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Impressions of Monterey Jazz Festival 2017: MJF At 60

Walter Atkins By

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Violinist Regina Carter, the 2017 Festival Showcase Artist, was next up at Dizzy's Den and also played to a house overrun with delighted admirers. MJF veterans Paul & Jane from Florida commented on their festival experience. "A pleasant surprise! When I received the full line up in the mail prior to the festival, I was expecting a "good" #60. But after the first night and the Dizzy tribute with Jones and Hargrove, my opinion started sliding toward outstanding. I deliberately went to see the Sean Jones Quartet at Dizzy's Den on Saturday afternoon to reconfirm that he was indeed for real. He was!"

While sharing a table at the open food court, first time MJF visitors Blake & Vivian said, "The festival was fantastic with great music, fellowship, weather and food! We are from Hampton, Virginia and plan to make it an annual event!"

Paul and Jane provided more observations. "Saturday was the real treat. The Clayton/Hamilton tribute and performance was masterful and one of the best festival commissioned works that I have seen. Leslie Odoms, Jr. was next. We were all waiting to see what this Broadway (Hamilton), commercial singing superstar was going to do in the belly of the Jazz Beast! He SLAYED! He was outstanding from A to Z and because of his theatrical training, he brought a stage presence rarely seen by a performer at the Jimmy Lyons."

The Tribute to Sonny Rollins was another MJF pinnacle. This star studded line up included Jimmy Heath, Branford Marsalis, Joe Lovano, Joshua Redman, Lewis Nash and Scott Colley. After the show, Marsalis was complimentary on every thing about MJF60 except the weather. It was too cold for him. On the over flowing Saturday night tribute for Sonny Rollins, Paul opined, "The closing with the "Four Tenors" of Marsalis, Lovano, Redmond and Heath to honor Sonny Rollins were what was needed to make this one of the most memorable evenings over the last 60 years. Looking forward to next year."

Sunday

During his time in the main arena, celebrated hip hop artist/actor Common invited a lady from the crowd on stage. He serenaded her at a small table, while treating her to flowers and a glass of wine. The sharp lady noticed his shoe was untied, and showed her appreciation for the singer by graciously tying it for him. The Jimmy Lyons Arena enjoyed this moment and the entire show. A fan noted, "Common did his thing. Us old folks were a little skeptical but he won over the majority of the audience, especially with his sincere reverence to and respect for jazz, it's founders and practitioners. He had a 10 piece band and a sister behind him who could sing! His message was contemporary about what's going on in today' world. He is worth seeing."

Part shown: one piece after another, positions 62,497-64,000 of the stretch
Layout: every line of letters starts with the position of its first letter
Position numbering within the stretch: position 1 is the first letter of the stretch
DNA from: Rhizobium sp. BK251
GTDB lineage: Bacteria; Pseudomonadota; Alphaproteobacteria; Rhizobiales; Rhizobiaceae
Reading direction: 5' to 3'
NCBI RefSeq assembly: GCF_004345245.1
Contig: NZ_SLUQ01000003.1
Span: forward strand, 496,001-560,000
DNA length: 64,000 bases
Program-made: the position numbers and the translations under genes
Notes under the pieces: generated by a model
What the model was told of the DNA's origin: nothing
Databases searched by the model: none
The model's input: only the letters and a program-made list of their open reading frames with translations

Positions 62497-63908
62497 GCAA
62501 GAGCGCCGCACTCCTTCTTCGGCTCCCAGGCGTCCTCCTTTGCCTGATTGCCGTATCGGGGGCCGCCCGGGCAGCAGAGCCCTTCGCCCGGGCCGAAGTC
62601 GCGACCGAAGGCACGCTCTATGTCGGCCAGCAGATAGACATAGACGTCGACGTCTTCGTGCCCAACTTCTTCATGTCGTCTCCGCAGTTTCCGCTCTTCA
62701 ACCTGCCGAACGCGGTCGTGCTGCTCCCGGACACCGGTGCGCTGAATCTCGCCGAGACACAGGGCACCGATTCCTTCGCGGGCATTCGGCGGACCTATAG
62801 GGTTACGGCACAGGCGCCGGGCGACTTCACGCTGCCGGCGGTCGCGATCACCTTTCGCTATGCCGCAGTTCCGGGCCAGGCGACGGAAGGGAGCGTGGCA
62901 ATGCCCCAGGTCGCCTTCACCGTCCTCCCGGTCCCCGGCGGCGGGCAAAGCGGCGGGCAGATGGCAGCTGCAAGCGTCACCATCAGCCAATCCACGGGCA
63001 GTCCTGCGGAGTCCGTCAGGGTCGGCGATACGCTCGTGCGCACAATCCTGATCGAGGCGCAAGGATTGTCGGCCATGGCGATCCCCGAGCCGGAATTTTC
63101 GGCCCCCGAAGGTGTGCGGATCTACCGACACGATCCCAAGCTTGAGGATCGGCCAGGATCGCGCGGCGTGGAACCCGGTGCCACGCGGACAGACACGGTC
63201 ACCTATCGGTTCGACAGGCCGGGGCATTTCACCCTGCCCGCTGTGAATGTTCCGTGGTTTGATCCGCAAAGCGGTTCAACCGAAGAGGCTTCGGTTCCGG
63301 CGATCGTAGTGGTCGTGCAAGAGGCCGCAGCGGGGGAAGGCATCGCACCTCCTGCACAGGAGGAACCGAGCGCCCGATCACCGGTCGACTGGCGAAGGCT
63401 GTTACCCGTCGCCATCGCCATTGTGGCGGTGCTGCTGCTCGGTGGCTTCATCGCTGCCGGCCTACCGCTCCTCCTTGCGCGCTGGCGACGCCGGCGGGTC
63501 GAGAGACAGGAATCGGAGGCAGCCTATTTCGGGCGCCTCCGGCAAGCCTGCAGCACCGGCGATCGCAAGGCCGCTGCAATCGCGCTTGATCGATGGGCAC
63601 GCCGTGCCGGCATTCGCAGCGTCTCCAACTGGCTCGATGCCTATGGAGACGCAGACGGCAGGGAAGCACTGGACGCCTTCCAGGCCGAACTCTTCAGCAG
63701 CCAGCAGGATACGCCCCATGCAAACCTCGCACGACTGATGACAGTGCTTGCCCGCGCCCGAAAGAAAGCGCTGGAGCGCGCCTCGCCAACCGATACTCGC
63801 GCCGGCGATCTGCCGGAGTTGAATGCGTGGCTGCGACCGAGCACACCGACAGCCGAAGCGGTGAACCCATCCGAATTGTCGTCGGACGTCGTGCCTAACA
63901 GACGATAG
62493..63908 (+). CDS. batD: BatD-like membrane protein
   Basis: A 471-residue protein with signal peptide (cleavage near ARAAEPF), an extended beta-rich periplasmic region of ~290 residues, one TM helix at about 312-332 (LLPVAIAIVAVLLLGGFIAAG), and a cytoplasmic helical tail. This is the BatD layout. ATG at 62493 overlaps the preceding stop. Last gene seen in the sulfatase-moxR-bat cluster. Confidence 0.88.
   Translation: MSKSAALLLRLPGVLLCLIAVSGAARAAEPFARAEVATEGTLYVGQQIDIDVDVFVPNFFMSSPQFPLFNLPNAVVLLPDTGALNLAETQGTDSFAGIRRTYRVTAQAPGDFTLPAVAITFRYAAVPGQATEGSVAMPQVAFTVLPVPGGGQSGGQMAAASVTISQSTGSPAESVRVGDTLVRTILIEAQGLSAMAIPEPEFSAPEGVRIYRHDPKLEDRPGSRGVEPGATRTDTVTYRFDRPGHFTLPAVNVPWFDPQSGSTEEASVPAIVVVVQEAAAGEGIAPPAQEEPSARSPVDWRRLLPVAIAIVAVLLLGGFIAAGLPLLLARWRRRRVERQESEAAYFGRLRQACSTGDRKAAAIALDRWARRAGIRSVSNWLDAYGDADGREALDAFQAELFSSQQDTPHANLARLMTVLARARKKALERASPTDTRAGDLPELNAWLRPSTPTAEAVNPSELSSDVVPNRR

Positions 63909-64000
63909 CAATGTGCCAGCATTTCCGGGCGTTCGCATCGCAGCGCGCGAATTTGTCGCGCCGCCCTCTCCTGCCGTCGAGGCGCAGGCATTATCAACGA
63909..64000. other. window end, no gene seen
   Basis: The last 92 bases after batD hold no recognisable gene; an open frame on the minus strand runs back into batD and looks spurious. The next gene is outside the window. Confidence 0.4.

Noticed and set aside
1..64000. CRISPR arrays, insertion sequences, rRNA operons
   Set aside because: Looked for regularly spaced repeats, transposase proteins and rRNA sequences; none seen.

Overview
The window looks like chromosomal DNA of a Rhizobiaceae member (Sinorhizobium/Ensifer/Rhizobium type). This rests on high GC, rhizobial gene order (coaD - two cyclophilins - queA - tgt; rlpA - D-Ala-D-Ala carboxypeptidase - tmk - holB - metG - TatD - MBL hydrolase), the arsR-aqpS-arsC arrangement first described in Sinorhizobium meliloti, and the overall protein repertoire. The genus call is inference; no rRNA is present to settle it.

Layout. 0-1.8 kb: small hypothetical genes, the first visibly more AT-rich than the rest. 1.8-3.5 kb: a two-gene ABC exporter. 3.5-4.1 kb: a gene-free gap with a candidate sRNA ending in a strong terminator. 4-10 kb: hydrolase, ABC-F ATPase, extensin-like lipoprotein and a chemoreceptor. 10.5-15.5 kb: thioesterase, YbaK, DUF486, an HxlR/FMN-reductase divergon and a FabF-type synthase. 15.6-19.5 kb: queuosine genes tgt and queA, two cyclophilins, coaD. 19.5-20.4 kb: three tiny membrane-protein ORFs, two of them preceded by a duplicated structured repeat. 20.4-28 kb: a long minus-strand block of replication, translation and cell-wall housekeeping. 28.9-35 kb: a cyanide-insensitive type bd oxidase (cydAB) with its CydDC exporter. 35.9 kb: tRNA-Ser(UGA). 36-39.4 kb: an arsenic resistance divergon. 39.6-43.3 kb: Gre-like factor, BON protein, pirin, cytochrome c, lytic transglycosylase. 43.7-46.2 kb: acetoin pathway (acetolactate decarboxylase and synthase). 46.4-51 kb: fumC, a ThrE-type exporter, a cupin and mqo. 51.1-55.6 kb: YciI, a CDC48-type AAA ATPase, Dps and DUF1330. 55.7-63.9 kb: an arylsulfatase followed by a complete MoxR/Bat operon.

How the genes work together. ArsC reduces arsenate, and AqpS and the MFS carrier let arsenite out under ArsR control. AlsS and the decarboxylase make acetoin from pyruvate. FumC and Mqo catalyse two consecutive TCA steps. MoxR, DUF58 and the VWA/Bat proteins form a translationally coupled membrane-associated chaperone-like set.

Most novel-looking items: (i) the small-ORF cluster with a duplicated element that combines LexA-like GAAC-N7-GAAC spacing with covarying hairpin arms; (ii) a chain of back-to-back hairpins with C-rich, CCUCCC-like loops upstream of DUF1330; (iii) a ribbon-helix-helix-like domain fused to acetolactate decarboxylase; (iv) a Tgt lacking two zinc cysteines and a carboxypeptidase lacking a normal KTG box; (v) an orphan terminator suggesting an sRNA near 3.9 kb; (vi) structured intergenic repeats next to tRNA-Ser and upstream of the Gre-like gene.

The festival offered many other unexpected surprises in its far reaching scheduling. The Linda May Han Oh Quintet, lead by bassist Ho had an intriguing combination of musical styles and her vocalese.

Another pleasing surprise was the Charleston South Carolina group Ranky Tanky (loosely means Get Funky in Gullah), also making their first appearance at Monterey on the Garden Stage. Based on the unique African American folk Gullah tradition, their contemporary jazzy soulful music was firmly based in their gospel up bringing. This was reflected in the stylishly delivered spiritual "That's Alright" sung by poised vocalist Quiana Parler (American Idol). Their self titled debut album also dropped during the busy MJF60 weekend. Trumpeter Charlton Singleton provided his impressions on their inaugural MJF visit. "Fantastic! Great receptive crowd. Good feedback from the audience after the show. Great hospitality. It was a great experience." Let's hope Ranky Tanky will be making more trips to Monterey in mid September.

The Tia Fuller Quartet with Ingrid Jensen was definitely worth checking out at Dizzy's Den. Alto saxophonist Fuller commented this was a "family affair" with her sister on piano. Renowned international vocalist and UNICEF Goodwill Ambassador Angelique Kidjo also filled the main stage with her socially conscious world beat music. She celebrated the music of the revered Celia Cruz, the Queen of Salsa. Her flowing, soothing voice had people dancing in front and on the sides of the tall stage. Kidjo confidently sang and briefly walked through the elated throng during her concert.

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